Of immediate concern is the Medicare Hospital Insurance Trust Fund, which is projected to become insolvent by 2031 according to the program’s trustees. Absent changes, Medicare providers would face an 11 percent cut in payments that year, which could affect the availability of Medicare services. Reducing projected Medicare costs will prove particularly difficult because the trustees already assume a substantial slowing in per capita costs in future years without knowing how this slowdown will be achieved. That means an ongoing transformation of Medicare is required just to hold spending to the current problematic projections, let alone to reduce costs further. As the Medicare actuaries have warned, “actual Medicare expenditures are likely to exceed the projections shown in the 2023 Trustees Report for current law, possibly by considerable amounts.” 

Government healthcare programs are projected to grow in part because an aging population will mean more beneficiaries, and care costs more as the population ages. In addition, healthcare costs are projected to grow more quickly than the economy — as has been the general pattern over the last 40 years. According to the CBO, about one-third of the projected growth in Medicare and Medicaid spending as a share of GDP between 2023 and 2053 is attributable to the aging of the population. That spending is needed simply to keep delivering the same level of care to each beneficiary, at each age, as we do today.

The other two-thirds of the increase is attributable to growth in inflation-adjusted per capita age-adjusted healthcare spending. This so-called “excess cost growth” could potentially be reduced without making beneficiaries appreciably worse off than they are today. Reducing it, however, will be far from painless. Controlling costs will require trade-offs. Candidates should specify how they would encourage and reward greater efficiency and effectiveness in the delivery of healthcare services. For instance, are there some models they prefer for moving away from fee-for-service payments, which tends to reward the quantity of services over the value of those services? 


5. (TAXES) Extending the 2017 tax cuts for individuals and small businesses will cost approximately $2.5 trillion over the next 10 years. Do you support extending those tax cuts? If so, how would you offset the cost?

The current CBO revenue projections assume that the temporary tax cuts enacted as part of the Tax Cuts and Jobs Act of 2017 will expire at the end of 2025 (as legislated). However, it is possible for Congress to extend or make permanent the 2017 tax cuts in 2025 and if it does, the federal government will generate trillions less in revenues over the next decade, exacerbating projections of future deficits and debt.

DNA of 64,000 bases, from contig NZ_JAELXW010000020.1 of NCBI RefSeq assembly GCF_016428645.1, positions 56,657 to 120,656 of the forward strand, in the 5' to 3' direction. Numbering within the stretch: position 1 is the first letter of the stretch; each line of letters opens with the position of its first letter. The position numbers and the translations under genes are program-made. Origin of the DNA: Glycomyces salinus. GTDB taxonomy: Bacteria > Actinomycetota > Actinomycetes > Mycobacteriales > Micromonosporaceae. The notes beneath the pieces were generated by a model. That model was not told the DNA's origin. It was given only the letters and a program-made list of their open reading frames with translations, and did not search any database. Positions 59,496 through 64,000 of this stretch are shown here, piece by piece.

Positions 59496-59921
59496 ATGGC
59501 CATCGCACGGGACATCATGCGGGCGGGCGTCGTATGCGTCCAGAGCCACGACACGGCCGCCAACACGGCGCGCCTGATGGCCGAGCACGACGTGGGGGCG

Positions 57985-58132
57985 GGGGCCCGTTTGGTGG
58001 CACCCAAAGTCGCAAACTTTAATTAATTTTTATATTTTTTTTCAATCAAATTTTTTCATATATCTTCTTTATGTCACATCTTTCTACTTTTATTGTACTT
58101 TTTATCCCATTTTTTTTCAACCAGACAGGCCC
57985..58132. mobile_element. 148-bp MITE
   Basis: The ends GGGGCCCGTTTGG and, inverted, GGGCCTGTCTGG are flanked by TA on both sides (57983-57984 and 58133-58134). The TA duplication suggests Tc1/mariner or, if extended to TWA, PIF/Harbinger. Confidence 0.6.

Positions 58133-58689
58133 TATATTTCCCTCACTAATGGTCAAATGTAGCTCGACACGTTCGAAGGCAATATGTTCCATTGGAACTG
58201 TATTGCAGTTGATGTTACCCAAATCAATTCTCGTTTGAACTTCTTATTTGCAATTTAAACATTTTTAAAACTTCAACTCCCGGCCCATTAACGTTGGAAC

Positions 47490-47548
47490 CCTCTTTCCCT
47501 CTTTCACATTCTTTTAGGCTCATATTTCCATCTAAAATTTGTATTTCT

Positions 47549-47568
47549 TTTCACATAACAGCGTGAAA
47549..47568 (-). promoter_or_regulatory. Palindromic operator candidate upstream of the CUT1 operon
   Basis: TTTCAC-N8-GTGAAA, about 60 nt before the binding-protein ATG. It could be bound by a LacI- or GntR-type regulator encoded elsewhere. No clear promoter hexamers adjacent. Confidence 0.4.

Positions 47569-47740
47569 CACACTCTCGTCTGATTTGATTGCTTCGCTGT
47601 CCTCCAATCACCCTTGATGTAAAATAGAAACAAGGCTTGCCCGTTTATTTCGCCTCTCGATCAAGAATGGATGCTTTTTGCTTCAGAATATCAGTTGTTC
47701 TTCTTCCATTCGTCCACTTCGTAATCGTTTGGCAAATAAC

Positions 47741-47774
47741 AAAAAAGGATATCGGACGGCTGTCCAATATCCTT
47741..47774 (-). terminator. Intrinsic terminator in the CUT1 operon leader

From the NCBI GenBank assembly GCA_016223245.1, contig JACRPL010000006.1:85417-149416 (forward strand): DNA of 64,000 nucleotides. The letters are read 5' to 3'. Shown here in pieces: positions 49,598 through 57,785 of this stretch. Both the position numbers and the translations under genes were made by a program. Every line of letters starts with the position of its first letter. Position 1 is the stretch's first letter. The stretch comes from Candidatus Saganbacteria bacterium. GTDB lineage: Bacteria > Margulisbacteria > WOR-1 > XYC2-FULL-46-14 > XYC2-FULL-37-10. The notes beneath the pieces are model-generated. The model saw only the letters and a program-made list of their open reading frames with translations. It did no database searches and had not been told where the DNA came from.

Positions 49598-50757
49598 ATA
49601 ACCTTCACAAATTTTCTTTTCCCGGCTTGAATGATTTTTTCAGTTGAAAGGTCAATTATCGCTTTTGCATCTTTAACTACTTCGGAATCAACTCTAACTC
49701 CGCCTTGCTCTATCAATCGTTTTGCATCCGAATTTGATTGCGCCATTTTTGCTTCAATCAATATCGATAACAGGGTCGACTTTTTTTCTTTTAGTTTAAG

Candidates that support extending the tax cuts should have a comprehensive answer as to how they plan to offset the costs. Stimulating economic growth through tax cuts will not solve our deficit problem on its own. Congress needs to provide a full response to such a major loss in government revenues when our spending is higher than ever.


6. (TAXES) One way the federal government spends money is through the tax code. Deductions, exclusions, exemptions, credits and other tax breaks known as “tax expenditures” total roughly $1.7 trillion every year. Would you support reducing tax expenditures as a way to reduce the deficit and make the tax code more efficient?


Tax expenditures equaled the entire budget for discretionary spending in 2022. Reforming tax expenditures provides the opportunity to reduce federal deficits significantly without the need for further reductions in the discretionary budget, which is already projected to decline as a share of the economy.

In 2022, tax expenditures totaled $1.7 trillion, greater than the defense and Medicare budgets combined. According to the Government Accountability Office (GAO) “tax expenditures are not regularly reviewed and their outcomes are not measured as closely as other government spending,” nor do they have to compete with other interests during the appropriations process.

If candidates want to reform tax expenditures, they should offer a tax expenditure review process to more thoroughly and frequently analyze potential for revenue increases. They can also identify certain provisions, tax breaks, or exemptions that they believe should be reformed or eliminated to decrease government losses of revenue.


7. (DISCRETIONARY SPENDING) Should domestic discretionary spending be reduced further, kept the same, or increased? Would you exclude defense spending from any future discretionary cuts?

Although politicians often promise more cuts in discretionary spending, these programs are already subject to tight spending caps over the next two years. In 2023, discretionary spending is projected to account for 28 percent of the budget, and under current law it will decline even further in less than a decade. While no part of the budget should be exempt from further scrutiny, the discretionary programs are not the key drivers of the large projected budget deficits we face.